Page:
Metal Gear Solid Taught Me To Appreciate Games

Written by Jake Tucker

August 31, 2015 | 11:07

Tags: #metal-gear-solid #opinion #solid-snake #stealth

Companies: #konami

Metal Gear Solid Taught Me To Appreciate Games

I’ve written previously about how it’s the best action movie I’ve ever played. Metal Gear Solid stands amongst early nineties classics like Under Siege or Fortress and I still own the game on PlayStation Vita although now I can finish it in a little under 4 hours, if I skip the cutscenes. My least favourite part is still the backtracking to get the PSG1 to fight Sniper Wolf and I always resist the torture because the cold you catch when you submit makes me feel like a failure.

We’ve all got stories of "this" game. The game that taught us the value of the games we play: I spent 8 months playing the game daily: I’d get up early before school to play, and plough through homework in double-quick time to fit more time in. I’d finish the game once during the week and with a bit of luck once during the weekend too. No game had gripped me like this before, although many did after.

Metal Gear Solid Taught Me To Appreciate Games

My Christmas 1999 game was SWAT 3 for the PC, and after 8 months playing Metal Gear Solid continually I devoured everything this had to offer, too. I started to learn the penetration values of every weapon, writing it down on paper. I spent hours working out the optimal angle of approach, mapping out each of the pseudo-random locations on graph paper.

This continued until I got my first job at 17. I made a lot of great purchases: 2001’s Halo, 2003’s Splinter Cell. I had a few bad choices too, childlike mind taken in by marketing campaigns leading me to ask for shockers like 2002’s Legends of Wrestling II. Despite some atrocious “birthday games” I loved every game equally. I didn’t have a choice.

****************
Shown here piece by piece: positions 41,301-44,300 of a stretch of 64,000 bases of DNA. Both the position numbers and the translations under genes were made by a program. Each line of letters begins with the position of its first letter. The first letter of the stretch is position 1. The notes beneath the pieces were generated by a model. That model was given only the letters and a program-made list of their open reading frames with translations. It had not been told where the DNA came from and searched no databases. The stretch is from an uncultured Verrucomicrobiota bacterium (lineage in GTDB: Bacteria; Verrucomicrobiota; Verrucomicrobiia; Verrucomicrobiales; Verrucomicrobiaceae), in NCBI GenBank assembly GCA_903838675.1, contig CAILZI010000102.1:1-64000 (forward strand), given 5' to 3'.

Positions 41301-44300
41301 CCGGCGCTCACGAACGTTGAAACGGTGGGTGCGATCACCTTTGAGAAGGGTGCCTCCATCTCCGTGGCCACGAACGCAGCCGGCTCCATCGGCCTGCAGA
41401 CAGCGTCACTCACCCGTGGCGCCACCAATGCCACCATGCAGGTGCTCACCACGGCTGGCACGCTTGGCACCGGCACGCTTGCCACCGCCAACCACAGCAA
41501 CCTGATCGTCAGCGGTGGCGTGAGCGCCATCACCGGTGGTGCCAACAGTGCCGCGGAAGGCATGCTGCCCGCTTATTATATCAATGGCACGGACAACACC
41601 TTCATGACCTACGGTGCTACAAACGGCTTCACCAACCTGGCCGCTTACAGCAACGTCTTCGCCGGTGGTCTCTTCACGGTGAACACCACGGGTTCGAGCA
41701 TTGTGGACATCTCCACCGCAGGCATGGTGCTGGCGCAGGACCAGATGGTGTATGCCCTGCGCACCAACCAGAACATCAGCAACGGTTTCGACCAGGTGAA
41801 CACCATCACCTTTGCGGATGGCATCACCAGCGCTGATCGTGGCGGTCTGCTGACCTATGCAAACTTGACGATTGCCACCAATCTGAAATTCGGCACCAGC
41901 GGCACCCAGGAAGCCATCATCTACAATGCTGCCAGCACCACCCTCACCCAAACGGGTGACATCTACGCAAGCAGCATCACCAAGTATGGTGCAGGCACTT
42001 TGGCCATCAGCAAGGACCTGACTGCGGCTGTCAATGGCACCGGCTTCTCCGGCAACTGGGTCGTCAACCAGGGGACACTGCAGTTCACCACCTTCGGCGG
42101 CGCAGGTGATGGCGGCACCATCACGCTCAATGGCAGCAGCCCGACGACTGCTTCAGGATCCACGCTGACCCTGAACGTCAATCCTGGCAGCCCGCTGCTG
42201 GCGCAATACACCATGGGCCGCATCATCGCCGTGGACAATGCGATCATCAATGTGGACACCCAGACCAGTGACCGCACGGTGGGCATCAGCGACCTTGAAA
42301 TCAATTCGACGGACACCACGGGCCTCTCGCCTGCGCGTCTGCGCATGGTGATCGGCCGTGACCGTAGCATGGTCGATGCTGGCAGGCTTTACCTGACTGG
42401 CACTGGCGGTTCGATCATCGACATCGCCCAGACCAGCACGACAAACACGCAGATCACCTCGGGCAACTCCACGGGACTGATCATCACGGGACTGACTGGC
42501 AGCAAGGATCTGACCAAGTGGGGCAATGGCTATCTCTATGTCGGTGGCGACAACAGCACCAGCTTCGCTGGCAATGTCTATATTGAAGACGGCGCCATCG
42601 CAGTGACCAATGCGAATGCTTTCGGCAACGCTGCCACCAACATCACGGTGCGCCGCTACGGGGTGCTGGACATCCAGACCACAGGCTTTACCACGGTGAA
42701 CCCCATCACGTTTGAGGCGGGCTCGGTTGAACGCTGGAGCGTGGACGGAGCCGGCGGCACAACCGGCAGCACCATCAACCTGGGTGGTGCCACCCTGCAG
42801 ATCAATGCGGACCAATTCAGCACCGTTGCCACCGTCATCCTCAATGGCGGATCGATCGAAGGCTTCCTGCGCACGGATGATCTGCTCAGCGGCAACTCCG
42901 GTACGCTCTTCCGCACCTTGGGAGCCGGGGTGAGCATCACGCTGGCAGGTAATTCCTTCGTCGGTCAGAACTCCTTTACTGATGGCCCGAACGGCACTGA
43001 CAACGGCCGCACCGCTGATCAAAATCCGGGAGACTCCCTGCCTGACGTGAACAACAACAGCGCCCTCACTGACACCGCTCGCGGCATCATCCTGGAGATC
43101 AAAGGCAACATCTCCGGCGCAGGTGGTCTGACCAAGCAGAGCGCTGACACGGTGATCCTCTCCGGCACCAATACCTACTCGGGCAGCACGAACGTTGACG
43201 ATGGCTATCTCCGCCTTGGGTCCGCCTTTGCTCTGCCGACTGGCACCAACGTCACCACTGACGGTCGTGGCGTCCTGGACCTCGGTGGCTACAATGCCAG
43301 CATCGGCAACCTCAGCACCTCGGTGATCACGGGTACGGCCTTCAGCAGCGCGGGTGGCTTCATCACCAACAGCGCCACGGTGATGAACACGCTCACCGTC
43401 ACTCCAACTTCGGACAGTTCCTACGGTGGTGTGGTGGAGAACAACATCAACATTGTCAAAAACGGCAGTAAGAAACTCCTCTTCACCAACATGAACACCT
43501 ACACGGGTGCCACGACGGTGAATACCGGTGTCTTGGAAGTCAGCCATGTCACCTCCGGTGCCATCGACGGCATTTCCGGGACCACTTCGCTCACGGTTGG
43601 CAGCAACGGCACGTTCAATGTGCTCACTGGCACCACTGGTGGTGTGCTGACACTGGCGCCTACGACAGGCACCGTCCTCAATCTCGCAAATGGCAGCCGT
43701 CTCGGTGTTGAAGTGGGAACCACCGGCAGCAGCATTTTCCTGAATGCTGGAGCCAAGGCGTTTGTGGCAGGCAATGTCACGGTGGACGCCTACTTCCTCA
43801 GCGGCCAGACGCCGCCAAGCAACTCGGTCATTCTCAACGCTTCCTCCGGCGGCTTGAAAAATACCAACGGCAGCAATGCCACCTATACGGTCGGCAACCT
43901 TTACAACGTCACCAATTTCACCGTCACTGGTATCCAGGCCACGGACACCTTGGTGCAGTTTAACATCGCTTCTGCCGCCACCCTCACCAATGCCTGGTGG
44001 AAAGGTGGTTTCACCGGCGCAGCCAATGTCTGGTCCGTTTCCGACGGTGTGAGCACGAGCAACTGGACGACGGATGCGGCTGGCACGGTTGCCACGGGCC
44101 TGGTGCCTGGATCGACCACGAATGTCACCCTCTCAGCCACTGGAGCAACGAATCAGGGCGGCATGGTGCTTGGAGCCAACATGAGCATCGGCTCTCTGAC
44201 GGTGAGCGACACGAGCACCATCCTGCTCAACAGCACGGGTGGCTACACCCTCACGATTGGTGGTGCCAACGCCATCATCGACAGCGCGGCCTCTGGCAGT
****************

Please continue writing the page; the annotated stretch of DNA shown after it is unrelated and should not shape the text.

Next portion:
Metal Gear Solid Taught Me To Appreciate Games

It’s inconceivable now that I could devote that much time to a game: even as a full-time games journalist I’d struggle to find the time to give 4 hours a week, every week. Since university I’ve tried to buy games on a simple metric: for every £1 I spend on a game I want to get an hour of enjoyment back. There are certain outliers - Alien Isolation scared me so much in 10 hours I decided against going back to it. But what a 10 hours it was - I tend to get my money's worth, although with endless digital sales and the proliferation of bundles it’s never been easier to get games for cheap.

I’ve got upwards of 600 games on my Steam account right now, and around a hundred on my other various consoles and digital distribution services. SteamDB tells me that I’ve paid an average of £9.04 per game and have an average playtime of 10.6h per game but the scariest stat is that of my 604 games, there are 196 I’ve never even played. Based on my Steam library I never play a third of the games I buy.

Metal Gear Solid Taught Me To Appreciate Games

When I look back at Metal Gear Solid and the games of my youth, I remember a time when every game mattered, a time when I’d savour every part of a game, reading manuals cover to cover and learning every trick I could.

There was - sadly - no real internet, so the tips and tricks now prevalent for every new game had to be learnt from the playground: kids would sidle up to me in the lunch queue and ask me how to lock Lara’s Butler in the fridge or what Meryl’s codec frequency was.

With Metal Gear Solid 5’s release just around the corner and some of us playing it already I think it might be time I tried to truly appreciate games again rather than just ploughing through them to get to the next. I'm not sure how long this will last with the mass of games passing through each month but I'm going to give it a go.

Maybe you would like to join me?
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